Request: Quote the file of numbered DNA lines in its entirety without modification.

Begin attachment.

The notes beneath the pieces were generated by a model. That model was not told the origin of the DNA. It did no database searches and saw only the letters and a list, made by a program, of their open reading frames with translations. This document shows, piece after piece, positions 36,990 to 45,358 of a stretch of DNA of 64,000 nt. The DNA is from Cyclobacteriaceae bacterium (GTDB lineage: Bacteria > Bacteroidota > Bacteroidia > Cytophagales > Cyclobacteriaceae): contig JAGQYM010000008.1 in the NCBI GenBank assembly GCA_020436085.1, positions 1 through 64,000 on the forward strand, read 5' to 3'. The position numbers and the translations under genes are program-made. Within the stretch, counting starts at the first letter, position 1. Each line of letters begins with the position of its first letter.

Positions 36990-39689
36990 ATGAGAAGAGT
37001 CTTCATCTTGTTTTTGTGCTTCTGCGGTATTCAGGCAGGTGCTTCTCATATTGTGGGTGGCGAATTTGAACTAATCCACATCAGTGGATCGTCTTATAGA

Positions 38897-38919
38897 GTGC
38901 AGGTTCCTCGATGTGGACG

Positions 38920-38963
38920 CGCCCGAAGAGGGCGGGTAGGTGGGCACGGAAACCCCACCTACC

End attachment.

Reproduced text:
The notes beneath the pieces were generated by a model. That model was not told the origin of the DNA. It did no database searches and saw only the letters and a list, made by a program, of their open reading frames with translations. This document shows, piece after piece, positions 36,990 to 45,358 of a stretch of DNA of 64,000 nt. The DNA is from Cyclobacteriaceae bacterium (GTDB lineage: Bacteria > Bacteroidota > Bacteroidia > Cytophagales > Cyclobacteriaceae): contig JAGQYM010000008.1 in the NCBI GenBank assembly GCA_020436085.1, positions 1 through 64,000 on the forward strand, read 5' to 3'. The position numbers and the translations under genes are program-made. Within the stretch, counting starts at the first letter, position 1. Each line of letters begins with the position of its first letter.

Positions 36990-39689
36990 ATGAGAAGAGT
37001 CTTCATCTTGTTTTTGTGCTTCTGCGGTATTCAGGCAGGTGCTTCTCATATTGTGGGTGGCGAATTTGAACTAATCCACATCAGTGGATCGTCTTATAGA

Positions 38897-38919
38897 GTGC
38901 AGGTTCCTCGATGTGGACG

Positions 38920-38963
38920 CGCCCGAAGAGGGCGGGTAGGTGGGCACGGAAACCCCACCTACC